View Full Version : afraid of alienating the audience

02-22-2005, 09:34 AM
In my previous drafts, I had my heroine running out of time in the third act, trying to achieve her goal (standard hollywood films.) As I'm getting ready to film, I've now decided to have the audience see her lose the battle and instead, please her mother but then in the last scene, we see that she's been actually doing the former (achieving her goal.) My worry is, I don't want to piss off the audience. I've managed to make her a very sympathetic character but I'm a bit worried that the audience won't root for her in the final act because they'll want her to achieve her goal instead (which ofcourse she does, but they won't know until the end.) Hope this makes sense.

02-22-2005, 09:43 AM
Just go ahead with your idea. You can always shoot it a few ways and try out different scene orders in post. The approach should be to satisfy yourself 1st, then test it on non-friends who don't know you're connected with the project. Use a scoring system for you audience or some way of gathering objective valid data. Once you have this data then you can start talking about what the audience is liking or not, until then it's speculation. You'll be amazed at how audiences interpret very differently than you suspect. Take chances.

02-22-2005, 09:55 AM
i've been struggling with this same thing. i think you can have you character fail the task, but grow as a person. I've watched the original Rocky a few times with this in mind. What I always forgot is that he loses the fight. But the story is set up so the main theme is Self-Respect and the last act sets up that he can lose the task, but still achieve the level of respect he wants because 'no one has ever gone the distance before.' i would be nervous to write that scene where rocky comes home and tells adriene that he just wants to go the distance because it would feel too expository for me - but it works.

I'm currently shooting a film exploring how a divorce effects kids - even grown ones. At first I had the son propose to his girl at the end of the film. Everyone who read it loved the ended. BUt it nagged me because I knew so many people struggling in relationships after their parents' split. So I changed it - it took many drafts but I think I finally have an end that I like where the character grows, but doesn't overcome.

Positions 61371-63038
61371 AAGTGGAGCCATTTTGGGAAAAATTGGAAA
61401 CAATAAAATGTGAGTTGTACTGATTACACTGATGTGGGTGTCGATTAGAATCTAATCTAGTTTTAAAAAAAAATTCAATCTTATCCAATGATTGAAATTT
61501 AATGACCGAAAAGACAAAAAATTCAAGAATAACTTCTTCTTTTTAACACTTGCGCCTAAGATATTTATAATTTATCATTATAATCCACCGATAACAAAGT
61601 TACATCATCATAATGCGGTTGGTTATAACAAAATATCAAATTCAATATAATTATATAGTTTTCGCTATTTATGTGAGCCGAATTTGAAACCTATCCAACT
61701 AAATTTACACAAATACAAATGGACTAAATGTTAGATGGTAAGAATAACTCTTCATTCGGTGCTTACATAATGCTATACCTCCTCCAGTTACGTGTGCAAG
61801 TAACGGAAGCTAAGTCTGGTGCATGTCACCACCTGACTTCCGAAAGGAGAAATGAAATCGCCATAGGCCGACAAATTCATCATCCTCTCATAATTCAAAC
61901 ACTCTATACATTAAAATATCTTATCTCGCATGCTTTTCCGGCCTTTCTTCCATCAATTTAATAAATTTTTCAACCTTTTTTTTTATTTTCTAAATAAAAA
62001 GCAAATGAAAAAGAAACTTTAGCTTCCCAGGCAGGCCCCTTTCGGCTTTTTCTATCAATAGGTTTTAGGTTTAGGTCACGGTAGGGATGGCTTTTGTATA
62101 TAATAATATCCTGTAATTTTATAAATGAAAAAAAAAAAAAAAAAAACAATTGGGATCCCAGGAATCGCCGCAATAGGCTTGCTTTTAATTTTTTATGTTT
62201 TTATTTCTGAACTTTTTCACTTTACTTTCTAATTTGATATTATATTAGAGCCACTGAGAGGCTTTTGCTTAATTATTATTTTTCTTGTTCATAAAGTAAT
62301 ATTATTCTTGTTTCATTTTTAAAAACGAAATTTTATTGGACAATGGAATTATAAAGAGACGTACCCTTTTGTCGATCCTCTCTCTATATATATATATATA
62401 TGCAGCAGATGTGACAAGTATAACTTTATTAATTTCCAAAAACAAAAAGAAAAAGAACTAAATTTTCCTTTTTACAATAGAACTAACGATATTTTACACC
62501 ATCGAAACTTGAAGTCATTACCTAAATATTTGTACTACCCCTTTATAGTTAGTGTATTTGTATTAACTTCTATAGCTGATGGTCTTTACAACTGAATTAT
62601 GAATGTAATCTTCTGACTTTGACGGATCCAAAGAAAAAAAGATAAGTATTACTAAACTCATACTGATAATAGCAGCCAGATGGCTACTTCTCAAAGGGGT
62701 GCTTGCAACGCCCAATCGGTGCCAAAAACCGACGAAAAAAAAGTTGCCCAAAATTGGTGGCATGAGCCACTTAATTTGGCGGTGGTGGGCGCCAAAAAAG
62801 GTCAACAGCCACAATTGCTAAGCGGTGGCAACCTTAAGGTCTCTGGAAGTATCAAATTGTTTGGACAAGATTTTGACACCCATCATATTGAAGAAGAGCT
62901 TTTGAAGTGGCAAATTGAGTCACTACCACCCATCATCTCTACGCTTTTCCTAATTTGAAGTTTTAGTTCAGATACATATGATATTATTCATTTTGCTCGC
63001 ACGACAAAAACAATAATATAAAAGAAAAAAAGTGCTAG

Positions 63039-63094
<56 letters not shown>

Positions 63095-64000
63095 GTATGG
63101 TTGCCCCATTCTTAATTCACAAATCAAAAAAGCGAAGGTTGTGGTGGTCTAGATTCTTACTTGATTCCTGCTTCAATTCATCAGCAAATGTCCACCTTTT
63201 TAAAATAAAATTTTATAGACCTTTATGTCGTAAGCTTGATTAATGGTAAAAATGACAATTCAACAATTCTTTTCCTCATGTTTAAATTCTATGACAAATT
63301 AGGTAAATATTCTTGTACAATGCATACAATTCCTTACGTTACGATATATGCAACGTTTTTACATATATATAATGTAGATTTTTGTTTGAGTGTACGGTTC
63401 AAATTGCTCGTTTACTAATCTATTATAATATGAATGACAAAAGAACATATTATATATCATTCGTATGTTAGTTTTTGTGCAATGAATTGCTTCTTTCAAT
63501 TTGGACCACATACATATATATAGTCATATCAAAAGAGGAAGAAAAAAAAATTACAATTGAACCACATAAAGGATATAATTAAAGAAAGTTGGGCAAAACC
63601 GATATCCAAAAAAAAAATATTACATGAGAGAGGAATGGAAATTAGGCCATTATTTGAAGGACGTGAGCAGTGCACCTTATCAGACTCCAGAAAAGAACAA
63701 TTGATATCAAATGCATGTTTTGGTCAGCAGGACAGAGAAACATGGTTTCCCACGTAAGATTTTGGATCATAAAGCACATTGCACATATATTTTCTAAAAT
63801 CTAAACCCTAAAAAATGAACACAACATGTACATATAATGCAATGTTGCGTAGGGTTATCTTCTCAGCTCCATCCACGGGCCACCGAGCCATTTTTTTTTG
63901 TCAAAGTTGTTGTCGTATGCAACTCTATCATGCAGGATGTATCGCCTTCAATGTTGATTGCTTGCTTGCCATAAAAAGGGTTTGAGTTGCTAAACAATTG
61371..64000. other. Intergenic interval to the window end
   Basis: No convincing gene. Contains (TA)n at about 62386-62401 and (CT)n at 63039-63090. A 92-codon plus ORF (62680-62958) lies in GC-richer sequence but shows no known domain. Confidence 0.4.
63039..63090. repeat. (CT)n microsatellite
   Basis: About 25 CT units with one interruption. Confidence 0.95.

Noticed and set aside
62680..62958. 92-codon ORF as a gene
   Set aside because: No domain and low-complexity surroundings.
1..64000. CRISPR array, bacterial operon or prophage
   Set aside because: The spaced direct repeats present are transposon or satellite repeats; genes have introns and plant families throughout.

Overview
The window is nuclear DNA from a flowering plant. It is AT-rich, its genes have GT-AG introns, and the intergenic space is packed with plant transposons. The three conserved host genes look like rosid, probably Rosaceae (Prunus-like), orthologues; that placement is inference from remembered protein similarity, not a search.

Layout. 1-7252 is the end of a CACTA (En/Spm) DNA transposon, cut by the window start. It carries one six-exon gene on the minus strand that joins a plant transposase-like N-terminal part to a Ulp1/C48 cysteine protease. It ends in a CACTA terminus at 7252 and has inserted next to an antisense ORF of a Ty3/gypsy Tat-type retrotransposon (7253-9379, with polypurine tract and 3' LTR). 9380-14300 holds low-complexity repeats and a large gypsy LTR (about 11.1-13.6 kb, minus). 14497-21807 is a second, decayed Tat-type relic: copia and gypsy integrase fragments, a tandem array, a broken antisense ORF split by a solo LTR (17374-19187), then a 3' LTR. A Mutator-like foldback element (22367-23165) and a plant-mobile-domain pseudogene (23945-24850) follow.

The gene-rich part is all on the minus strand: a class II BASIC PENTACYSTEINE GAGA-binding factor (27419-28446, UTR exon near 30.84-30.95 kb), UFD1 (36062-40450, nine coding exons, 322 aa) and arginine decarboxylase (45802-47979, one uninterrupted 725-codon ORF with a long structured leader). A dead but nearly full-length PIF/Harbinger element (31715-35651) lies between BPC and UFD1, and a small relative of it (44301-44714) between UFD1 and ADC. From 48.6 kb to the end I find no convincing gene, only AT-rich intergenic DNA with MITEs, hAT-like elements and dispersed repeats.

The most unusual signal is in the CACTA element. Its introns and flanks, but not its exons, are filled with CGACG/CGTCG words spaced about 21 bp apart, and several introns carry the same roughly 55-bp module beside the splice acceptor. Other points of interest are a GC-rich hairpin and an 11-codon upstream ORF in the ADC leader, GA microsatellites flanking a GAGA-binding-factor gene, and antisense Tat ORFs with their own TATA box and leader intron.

02-22-2005, 10:09 AM
Thanks much 10s and stationhouse for reassurance. I'll be bold and go route.

02-22-2005, 05:36 PM
Rocky won, because at the end of the day, it's not about beating someone else, it's about beating yourself. Seem like that's applicable to you Victorian...

02-23-2005, 05:44 AM
rocky is also very carefully laid out. You have paulie and rocky both representing two halves of the coin - the blue colar guy who values self respect and that of others and works for it - and the one who puts people down to create a false sense of greatness and drinks his sorrows away. Everything about Paulie balances Rocky thematically - from his dirty mouth, to his $200 date at the end of the movie.

From the begining we see Rocky as over the hill - and in the neighborhood he is seen as a lug. The girl he walks home has no respect for him, his boss uses him for his brute strength, and he loses his locker to the new up and coming boxer. In the first fifteen pages he is set up as a Terry Malloy for a new age. He's alone, his apartment sucks, he has no respect. Then he gets a chance to change all of that. So the stakes are very high.

Then, right at the end of act II, he says: If I can go that distance with Creed, I'll know for the first time in my life that I'm not another bum from the neighborhood.

As soon as the fight starts we see he is outmatched and then he throws that awesome shot at the end of round one. That is set up so perfectly - in the background the announcers set up that he is not expected to last 3 rounds, etc. And we are shown how the neighborhood bar reponds to him on screen - his neighborhood image changing.

So if you plan carefully, you can have a smaller achievement with greater meaning.

He and adreiene saying I love you for the first time is just icing.

02-24-2005, 09:37 PM
I think you have to go with your creative feeling. Perhaps it will allow you to make something more "real" with your film. I think real people don't achieve a lot of their goals. People fail, they get sidetracked and they lose their way in life. Good people become jaded or bad and bad people stay bad or sort themselves out.

My point is that Rocky is a good example where it is the journey and not the goal that makes him a hero. The fact that he had the courage to dream about change even if it wasn't likely to be achieved. Failing along the way makes him more real and the individual triumph of achieving his moral goal all the more sweet.

IMHO I think a lot of movie fans want something that they can't see coming so clearly. And maybe something that reflects an aspect of life that Hollywood is often afraid to explore. The aspect where things don't go as planned and where people fail. If your character is real, and she is sympathetic, then you already have the foundation to make her failure mean something and to make her success in the end all the more important and real.

Good luck!!!

Jim Brennan
02-25-2005, 10:18 AM
One of the keys to a good story turn is that it should seem unexpected before it happens, yet inevitable once it has. My stories tend to be character driven. I always question everything any character does to see if they are staying true to who they are. If the audience can see that the character is being who they are, and not deviating from that for the sake of a convenient plot twist, they will accept it. Even if they don't like it.